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America's middle class is in trouble. Here's what that fact means for the world's largest economy — and the rest of planet earth.

Obama hits back on Romney's 47 percent comment (VIDEO)

In an interview with Univision, President Barack Obama explains his position to middle class voters, and anyone else who will listen.
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Co-hosts Jorge Ramos, left, and Maria Elena Salinas sit with US President Barack Obama during a break in a taping of Univision News' "Meet the Candidates" at the University of Miami Sept. 20 in Coral Gables, Fla. (Brendan Smialowski/AFP/Getty Images)

BOSTON — The plight of middle class Americans has, of course, been a key aspect of the current campaign for the White House.

Both President Barack Obama and his GOP challenger Mitt Romney have tried mightily to woo this economically-challenged group, particularly in the swing states where November's election is likely to be decided.

This strategy hasn't gone particularly well for the latter this week and on Thursday, President Obama kept up the pressure — in English and in Spanish.

During an interview with the Spanish-language TV stations Univision, Obama responded in full to the fallout over Mitt Romney's now infamous 47-percent comments.

"I've been president now for almost four years," Obama said. "But the day I was elected, that night in Grant Park where I spoke to the country, I said 47 percent of the people didn't vote for me. But I heard your voices and I'm going to work just as hard for you as those who did vote for me. That's how you have to operate as president."

Here's the full clip:

Not to be outdone, Mitt Romney also appeared on Univision Thursday.


America the Gutted: How big of a problem is China?

A new Pew Research Center survey shows that a majority of Americans view China as an economic threat. The finding is not surprising. But does it make sense?
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What does the Buddha think? (Antony Dickson/AFP/Getty Images)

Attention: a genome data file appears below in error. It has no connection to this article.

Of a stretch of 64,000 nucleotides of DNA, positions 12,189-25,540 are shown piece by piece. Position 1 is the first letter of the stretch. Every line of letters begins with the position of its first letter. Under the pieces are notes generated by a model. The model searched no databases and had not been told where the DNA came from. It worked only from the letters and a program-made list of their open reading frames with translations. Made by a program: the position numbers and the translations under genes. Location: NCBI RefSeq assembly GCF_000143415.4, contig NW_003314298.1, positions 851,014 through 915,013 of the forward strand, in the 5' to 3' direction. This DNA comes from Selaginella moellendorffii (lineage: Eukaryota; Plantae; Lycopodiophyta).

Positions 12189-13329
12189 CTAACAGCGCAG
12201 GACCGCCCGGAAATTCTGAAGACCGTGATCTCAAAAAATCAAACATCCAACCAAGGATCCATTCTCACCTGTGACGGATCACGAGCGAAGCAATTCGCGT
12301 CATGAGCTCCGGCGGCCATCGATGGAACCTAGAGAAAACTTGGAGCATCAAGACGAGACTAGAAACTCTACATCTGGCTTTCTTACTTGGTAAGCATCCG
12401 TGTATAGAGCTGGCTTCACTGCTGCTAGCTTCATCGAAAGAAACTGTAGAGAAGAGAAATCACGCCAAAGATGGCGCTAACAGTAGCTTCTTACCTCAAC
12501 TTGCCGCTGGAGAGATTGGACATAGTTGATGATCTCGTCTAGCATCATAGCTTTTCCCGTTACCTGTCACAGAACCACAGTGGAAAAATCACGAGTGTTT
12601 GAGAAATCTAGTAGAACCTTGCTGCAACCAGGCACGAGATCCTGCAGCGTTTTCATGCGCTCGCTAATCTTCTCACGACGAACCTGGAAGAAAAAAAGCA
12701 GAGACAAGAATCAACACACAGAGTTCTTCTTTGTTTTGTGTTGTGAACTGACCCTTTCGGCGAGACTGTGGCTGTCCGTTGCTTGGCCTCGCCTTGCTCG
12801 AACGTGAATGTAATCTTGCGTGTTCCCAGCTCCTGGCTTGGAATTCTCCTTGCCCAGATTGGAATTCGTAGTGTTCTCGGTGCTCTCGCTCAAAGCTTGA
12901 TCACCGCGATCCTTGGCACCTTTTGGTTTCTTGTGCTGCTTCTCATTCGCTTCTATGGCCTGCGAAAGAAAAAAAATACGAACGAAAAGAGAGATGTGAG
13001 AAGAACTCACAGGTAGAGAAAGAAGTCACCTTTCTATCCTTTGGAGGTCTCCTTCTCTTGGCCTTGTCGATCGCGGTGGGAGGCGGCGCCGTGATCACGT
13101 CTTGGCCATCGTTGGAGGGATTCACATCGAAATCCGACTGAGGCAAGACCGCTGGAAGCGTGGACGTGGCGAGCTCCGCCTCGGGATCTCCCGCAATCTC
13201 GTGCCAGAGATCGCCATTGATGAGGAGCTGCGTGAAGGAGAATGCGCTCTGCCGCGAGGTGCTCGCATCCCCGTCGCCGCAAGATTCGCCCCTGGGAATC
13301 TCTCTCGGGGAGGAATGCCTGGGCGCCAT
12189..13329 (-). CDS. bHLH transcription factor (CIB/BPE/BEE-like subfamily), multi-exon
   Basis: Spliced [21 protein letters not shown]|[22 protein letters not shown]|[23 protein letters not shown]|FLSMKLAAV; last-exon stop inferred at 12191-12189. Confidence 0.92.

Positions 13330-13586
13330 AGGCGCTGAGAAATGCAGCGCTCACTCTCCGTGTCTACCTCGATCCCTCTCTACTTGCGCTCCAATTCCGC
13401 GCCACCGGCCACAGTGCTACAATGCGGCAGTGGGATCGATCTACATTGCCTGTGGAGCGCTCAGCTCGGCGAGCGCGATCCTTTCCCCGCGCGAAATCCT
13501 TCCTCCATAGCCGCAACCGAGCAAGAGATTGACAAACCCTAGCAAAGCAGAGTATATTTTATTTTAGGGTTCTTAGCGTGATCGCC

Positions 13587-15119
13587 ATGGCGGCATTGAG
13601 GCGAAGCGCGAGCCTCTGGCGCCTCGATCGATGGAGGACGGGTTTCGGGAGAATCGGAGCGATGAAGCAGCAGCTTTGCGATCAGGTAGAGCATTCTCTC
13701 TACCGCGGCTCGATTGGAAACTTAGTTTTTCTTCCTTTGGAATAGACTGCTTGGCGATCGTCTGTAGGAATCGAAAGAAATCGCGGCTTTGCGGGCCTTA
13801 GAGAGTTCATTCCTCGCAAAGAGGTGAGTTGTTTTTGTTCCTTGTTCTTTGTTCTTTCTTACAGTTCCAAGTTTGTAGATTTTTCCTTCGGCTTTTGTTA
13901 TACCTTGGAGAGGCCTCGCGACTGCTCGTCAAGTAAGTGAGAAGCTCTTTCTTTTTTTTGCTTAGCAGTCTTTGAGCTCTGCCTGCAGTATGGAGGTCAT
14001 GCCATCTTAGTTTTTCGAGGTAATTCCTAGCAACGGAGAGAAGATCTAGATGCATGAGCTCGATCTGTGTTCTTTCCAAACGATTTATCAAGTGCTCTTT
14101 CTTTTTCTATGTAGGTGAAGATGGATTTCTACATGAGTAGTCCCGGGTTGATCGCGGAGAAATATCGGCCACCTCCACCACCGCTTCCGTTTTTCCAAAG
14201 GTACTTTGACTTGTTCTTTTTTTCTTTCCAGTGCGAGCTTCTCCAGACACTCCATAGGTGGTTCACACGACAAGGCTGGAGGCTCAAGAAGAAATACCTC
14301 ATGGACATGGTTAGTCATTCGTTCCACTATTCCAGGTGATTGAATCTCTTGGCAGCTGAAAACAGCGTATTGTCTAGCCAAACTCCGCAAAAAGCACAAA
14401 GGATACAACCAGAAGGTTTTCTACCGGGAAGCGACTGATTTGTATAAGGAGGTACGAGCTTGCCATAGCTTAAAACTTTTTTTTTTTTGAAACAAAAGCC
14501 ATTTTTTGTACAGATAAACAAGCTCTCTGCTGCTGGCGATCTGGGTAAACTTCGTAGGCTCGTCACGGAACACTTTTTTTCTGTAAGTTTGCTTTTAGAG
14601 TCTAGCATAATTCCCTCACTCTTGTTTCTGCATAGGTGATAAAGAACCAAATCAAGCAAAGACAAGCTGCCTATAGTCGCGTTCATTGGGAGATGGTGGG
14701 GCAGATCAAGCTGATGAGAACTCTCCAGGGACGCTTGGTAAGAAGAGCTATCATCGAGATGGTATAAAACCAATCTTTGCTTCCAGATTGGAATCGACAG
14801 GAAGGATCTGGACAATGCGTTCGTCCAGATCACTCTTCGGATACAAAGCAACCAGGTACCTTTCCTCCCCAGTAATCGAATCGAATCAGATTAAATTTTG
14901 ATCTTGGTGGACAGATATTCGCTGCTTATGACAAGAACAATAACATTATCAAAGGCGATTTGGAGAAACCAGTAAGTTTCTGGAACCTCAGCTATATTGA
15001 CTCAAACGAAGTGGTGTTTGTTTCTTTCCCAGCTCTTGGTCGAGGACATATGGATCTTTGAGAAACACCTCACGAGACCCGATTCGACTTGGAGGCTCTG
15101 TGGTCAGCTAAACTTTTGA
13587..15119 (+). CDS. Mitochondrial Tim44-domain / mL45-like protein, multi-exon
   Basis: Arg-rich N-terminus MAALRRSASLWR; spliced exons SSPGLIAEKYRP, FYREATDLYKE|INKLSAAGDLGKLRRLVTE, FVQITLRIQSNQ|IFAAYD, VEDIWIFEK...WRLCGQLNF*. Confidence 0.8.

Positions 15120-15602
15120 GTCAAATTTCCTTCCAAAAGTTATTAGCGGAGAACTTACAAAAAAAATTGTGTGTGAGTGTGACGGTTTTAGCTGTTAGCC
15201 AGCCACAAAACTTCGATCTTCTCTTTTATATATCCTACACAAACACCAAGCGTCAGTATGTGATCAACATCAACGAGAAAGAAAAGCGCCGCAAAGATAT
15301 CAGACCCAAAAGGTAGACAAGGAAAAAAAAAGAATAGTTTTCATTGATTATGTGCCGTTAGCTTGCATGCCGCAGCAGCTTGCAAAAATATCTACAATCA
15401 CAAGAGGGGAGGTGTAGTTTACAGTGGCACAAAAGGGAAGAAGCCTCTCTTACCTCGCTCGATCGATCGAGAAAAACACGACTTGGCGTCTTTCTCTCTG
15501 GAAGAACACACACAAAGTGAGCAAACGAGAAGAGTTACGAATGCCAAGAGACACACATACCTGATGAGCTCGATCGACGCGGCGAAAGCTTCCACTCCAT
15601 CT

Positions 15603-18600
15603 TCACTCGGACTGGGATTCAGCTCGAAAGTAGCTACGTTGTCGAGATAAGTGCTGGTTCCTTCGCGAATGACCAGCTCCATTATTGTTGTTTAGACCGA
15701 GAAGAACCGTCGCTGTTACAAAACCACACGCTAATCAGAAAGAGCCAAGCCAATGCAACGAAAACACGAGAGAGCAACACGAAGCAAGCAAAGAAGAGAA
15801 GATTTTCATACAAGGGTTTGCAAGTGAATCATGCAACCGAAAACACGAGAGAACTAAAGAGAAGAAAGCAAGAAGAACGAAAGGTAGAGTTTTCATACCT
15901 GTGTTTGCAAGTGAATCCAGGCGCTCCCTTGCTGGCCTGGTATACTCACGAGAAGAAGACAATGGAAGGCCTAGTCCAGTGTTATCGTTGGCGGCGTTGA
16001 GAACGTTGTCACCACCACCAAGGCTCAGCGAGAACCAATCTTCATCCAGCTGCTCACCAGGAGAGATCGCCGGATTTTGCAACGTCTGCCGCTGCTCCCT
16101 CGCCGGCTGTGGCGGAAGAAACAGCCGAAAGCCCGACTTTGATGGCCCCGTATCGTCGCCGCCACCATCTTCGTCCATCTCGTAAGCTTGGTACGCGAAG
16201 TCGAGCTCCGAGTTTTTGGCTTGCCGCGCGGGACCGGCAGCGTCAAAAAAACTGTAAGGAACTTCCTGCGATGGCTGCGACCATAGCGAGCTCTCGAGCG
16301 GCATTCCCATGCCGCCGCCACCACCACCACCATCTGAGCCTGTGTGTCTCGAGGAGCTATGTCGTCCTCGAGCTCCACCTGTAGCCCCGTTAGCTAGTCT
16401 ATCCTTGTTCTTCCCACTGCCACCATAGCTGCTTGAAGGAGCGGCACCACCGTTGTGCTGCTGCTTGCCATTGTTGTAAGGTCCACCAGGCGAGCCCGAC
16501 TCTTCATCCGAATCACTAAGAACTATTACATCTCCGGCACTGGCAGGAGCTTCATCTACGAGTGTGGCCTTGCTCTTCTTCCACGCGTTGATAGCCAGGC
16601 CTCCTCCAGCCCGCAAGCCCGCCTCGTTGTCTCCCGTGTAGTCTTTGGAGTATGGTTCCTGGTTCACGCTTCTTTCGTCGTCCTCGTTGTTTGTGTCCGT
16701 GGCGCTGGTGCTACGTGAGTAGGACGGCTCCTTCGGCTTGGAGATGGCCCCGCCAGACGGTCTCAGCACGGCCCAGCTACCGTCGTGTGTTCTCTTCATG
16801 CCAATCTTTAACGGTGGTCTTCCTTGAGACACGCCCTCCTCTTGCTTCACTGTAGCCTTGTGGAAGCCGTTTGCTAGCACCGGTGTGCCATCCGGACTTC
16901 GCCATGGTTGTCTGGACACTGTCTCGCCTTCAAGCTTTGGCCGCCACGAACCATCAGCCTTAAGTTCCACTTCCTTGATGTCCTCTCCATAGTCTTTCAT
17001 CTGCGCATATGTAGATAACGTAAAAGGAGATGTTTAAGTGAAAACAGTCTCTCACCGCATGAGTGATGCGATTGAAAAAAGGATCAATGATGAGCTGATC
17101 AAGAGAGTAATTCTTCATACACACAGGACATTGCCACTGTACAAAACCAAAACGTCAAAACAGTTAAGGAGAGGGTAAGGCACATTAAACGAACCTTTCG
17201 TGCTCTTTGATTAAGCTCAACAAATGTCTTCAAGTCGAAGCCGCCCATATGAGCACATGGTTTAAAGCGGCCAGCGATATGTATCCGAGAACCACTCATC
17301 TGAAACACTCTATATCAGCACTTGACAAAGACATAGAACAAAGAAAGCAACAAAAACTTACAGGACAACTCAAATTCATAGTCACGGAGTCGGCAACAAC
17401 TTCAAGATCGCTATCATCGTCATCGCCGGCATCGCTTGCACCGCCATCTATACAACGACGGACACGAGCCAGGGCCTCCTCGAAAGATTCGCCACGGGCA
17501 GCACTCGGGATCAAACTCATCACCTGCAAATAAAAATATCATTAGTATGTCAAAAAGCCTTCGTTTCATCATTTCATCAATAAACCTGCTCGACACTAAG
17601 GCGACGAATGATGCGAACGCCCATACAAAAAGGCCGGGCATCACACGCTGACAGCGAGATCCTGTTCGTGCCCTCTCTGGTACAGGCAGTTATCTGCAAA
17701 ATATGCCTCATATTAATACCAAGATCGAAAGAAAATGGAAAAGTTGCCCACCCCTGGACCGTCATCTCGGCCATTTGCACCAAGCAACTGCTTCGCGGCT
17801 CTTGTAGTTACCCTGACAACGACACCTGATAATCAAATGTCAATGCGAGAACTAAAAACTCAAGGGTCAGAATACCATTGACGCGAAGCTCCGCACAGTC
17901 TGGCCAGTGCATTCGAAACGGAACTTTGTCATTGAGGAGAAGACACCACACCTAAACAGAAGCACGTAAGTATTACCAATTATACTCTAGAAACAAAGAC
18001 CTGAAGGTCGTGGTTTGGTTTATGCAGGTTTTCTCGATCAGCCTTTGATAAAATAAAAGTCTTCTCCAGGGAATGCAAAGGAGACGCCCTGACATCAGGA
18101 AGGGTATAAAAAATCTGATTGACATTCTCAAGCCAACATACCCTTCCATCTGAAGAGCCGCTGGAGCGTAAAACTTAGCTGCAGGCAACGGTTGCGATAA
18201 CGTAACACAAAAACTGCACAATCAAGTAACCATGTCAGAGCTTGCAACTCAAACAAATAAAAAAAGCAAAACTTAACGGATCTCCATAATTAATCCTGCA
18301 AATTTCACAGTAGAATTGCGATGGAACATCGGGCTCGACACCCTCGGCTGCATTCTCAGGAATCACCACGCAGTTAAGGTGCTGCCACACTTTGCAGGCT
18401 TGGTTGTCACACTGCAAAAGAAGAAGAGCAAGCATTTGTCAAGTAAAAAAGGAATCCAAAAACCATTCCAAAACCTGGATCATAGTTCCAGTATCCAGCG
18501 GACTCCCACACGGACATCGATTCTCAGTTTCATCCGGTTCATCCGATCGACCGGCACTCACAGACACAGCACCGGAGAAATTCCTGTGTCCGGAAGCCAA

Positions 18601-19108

BOSTON — "The whole secret of existence is to have no fear."

So said the Buddha.

Then again, that happy chubster wasn't particularly concerned with a structural economic shift that contributed to a steady decline in his income, or the rise of a distant economic power that — over a period of several decades — cornered the market on his profession of spiritual philosophy.

Unfortunately, millions of middle-class Americans don't have that luxury.

So the results of a Pew Research Center survey this week should come as no surprise: Americans, by a large majority, fear China's economic prowess.

Examine these numbers:

According to Pew, 59 percent of Americans view China's economic rise as a threat, versus the 28 percent who are more troubled by China's military power.

Sixty-six percent view China as a competitor, versus the 16 percent who see Beijing as a partner.

A full 78 percent believe China's large holdings of US debt is a serious problem.

Seventy-one percent see US job losses to China in that same light, while 61 percent believe the US trade deficit with China is a serious problem.

Download the full Pew report here. It's jam-packed with all sorts of interesting data, and well-worth a read.

But how should we interpret these feelings and findings? And, on a more philosophical level, is the Buddha right?

Our 10-month investigation America the Gutted — which will hit GlobalPost on Oct. 15 — offers some clues.